Saturday, April 28, 2012

Six principles for brain learning using social media

Does google make us smarter? Or do we become less intelligent?
Social media is appropriate for all learning styles!
These were two statements that set the stage for the inspiration workshop 'Brain meets social media' held on the 17th April 2012 organised by Ennuonline. Ria van Dinteren, author of Brain@work and Joitske Hulsebosch, author of Ennuonline conducted the workshop explaning the  principles on how the brain can be optimized for learning through social media.  Sa-Fo-Fe-Re-Fe-Co

Six principles for brain learning;  Sa-Fo-Fe-Re-Fe-Co
Six principles should be considered while developing a learning trajectory including social media:
1. Safety
Make sure participants feel safe and welcome online. Our brains get ready for learning, if we feel safe. The first thing people do if they enter an online community, is checking the pictures, profiles and names of the people who participate. After that they get involved in the topic and discussions.
2. Focus
Make sure that the online discussion or community has a domain and an accepted goal. If the community has a clear focus, people feel more involved. Our brains get every day so much impulses and information, that it automatically filters the important and non-important issues. A clear domain helps the brain to manage choices.
3. Feeling
People should be able to express their emotions for learning. Our brains get most actively involved when we feel positive or negative emotions. Especially synchronous events such as teleconferences or real time chat talks provide an opportunity to share feelings and emotions. In a learning trajectory it is essential to include events and moments, where people can express their emotions. For asynchronous online discussions it is important to communicate constructive and positive. People feel safe and more connected to people, who are optimistic and warm, than people who are negative and non-constructive.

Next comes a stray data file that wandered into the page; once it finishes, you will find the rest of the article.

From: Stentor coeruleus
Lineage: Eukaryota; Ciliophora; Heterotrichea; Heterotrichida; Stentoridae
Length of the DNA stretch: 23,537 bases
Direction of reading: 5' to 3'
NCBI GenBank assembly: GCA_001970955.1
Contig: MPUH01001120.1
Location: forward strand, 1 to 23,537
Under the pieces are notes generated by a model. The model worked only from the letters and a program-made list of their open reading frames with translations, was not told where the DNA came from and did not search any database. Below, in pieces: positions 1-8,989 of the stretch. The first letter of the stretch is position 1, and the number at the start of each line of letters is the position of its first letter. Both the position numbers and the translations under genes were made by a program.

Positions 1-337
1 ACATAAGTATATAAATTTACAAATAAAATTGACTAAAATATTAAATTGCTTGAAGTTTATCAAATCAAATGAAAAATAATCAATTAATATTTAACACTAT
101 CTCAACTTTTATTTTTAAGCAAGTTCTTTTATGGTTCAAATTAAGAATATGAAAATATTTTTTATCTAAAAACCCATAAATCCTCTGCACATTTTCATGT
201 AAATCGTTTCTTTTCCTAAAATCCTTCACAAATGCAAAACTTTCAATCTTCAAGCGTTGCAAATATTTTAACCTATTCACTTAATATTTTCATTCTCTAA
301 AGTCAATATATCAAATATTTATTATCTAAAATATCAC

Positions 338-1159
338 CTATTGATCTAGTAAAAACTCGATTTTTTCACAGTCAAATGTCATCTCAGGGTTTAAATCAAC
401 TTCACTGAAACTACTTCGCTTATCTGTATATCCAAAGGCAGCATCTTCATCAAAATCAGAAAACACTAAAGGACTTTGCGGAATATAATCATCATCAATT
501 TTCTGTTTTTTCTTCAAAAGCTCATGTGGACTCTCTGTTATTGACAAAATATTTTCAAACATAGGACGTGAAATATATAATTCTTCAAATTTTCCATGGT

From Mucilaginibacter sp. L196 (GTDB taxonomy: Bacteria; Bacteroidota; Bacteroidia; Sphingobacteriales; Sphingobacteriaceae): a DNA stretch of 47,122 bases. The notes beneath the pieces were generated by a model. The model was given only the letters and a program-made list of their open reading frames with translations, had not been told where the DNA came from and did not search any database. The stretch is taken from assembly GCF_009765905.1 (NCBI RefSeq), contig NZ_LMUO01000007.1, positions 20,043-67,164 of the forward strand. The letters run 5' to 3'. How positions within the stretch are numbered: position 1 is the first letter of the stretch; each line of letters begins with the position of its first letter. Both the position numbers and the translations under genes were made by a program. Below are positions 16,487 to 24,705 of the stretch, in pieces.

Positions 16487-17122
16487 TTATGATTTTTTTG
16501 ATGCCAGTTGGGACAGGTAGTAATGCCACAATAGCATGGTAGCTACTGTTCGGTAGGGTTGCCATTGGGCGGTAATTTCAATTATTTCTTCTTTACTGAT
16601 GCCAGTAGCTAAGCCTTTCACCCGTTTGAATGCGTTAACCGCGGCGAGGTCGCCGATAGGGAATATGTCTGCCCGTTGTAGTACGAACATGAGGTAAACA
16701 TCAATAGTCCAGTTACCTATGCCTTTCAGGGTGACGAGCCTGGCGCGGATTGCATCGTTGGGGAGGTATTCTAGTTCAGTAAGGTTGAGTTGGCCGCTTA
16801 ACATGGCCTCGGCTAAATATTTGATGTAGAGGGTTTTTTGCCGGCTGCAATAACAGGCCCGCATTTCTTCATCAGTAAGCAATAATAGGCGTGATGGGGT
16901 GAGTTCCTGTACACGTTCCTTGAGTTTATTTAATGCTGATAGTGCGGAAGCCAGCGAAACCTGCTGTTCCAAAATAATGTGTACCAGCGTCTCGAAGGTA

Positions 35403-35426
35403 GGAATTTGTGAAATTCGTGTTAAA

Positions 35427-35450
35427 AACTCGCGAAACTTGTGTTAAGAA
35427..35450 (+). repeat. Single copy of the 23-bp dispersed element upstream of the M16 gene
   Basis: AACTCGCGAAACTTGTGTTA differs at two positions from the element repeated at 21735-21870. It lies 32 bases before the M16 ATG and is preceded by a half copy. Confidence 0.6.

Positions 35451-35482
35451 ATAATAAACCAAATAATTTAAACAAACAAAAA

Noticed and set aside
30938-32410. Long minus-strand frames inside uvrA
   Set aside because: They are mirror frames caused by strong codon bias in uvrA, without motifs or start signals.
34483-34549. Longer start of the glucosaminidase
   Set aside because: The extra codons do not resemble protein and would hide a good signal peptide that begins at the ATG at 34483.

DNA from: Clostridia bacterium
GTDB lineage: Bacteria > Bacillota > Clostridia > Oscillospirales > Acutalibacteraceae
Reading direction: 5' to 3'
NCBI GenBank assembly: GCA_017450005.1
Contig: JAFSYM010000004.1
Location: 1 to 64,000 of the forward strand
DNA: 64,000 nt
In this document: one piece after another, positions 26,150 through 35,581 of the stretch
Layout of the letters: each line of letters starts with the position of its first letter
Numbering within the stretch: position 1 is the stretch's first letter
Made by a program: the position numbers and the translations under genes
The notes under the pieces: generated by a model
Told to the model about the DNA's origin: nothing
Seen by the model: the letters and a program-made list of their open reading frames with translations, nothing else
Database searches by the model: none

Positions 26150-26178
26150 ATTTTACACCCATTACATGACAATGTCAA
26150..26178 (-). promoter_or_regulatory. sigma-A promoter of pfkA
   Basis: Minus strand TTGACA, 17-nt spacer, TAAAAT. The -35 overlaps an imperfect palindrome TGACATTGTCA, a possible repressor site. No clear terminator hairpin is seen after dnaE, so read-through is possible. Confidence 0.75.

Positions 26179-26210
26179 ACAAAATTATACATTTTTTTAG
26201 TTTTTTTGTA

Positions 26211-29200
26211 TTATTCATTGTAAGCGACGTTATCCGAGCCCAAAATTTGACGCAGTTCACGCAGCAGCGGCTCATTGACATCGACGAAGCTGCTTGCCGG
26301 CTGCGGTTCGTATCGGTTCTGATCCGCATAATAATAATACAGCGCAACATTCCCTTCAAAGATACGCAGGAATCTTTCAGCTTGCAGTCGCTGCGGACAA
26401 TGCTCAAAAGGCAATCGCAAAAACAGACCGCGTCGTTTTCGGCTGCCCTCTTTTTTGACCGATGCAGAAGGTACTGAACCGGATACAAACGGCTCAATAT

See  impressions inspiration workshop 17th April 2012

Make your own photo slideshow at Animoto.

4. Reflection
Online communication does generally not include the element of non-verbal communication.  Regular collection of feedback is necessary to know how people learn, how they interact and how they are involved in the process.
From the individual perspective, regular reflection and continous repetition is necessary to embed learning in supporting behaviourial change. Average it takes 10.000 hours to become a skilled professional on a certain topic. Our brains need reflection and repetition in the process of behaviourial change.
5. Feeding
Average an internet user watches 3 to 4 seconds at a webpage. Outlook, attractive images and lay-out, which communicate the essence of the information are crucial elements for engaging the online viewer. Images, videos, photos, games are like food for the internet user.  If the brains are focused on getting food, they wil not focus on the content and the discussions.  The eyes, ears, taste, nose and body need to be satisfied first, before engaging in the content. Funny images, cartoons, short games or polls can replace the role of food at internet. Our brains need to be fed regularly.
6.  Connectivity
Our brains have a need for connectivity.  First we have a need to relate to people. Togetherness and company are important factors creating an enabling environment.  Associations with colors, events, noise make our brains to connect to lessons we learned or specific moments we remember.  Most people will know where they were at the 11th September 2001.   But we might have forgotten were we stayed on the 25th May 2005......    If we see  a  red Toyota car, we might think of our neighbour. So, all the time we connect things or people to information or lessons we learned.   So if you hear Sa-Fo-Fe-Re-Fe-Co ,  you will be reminded of the 6 principles for brainlearning through social media.

One video that caught my attention at the inspiration workshop and I will not forget anymore was about 'if books came after games'   Watch the video:  If books came after games.....     
Ria vanDinteren and Joitske Hulsebosch,  thanks for the inspiration at this inspiration workshop!

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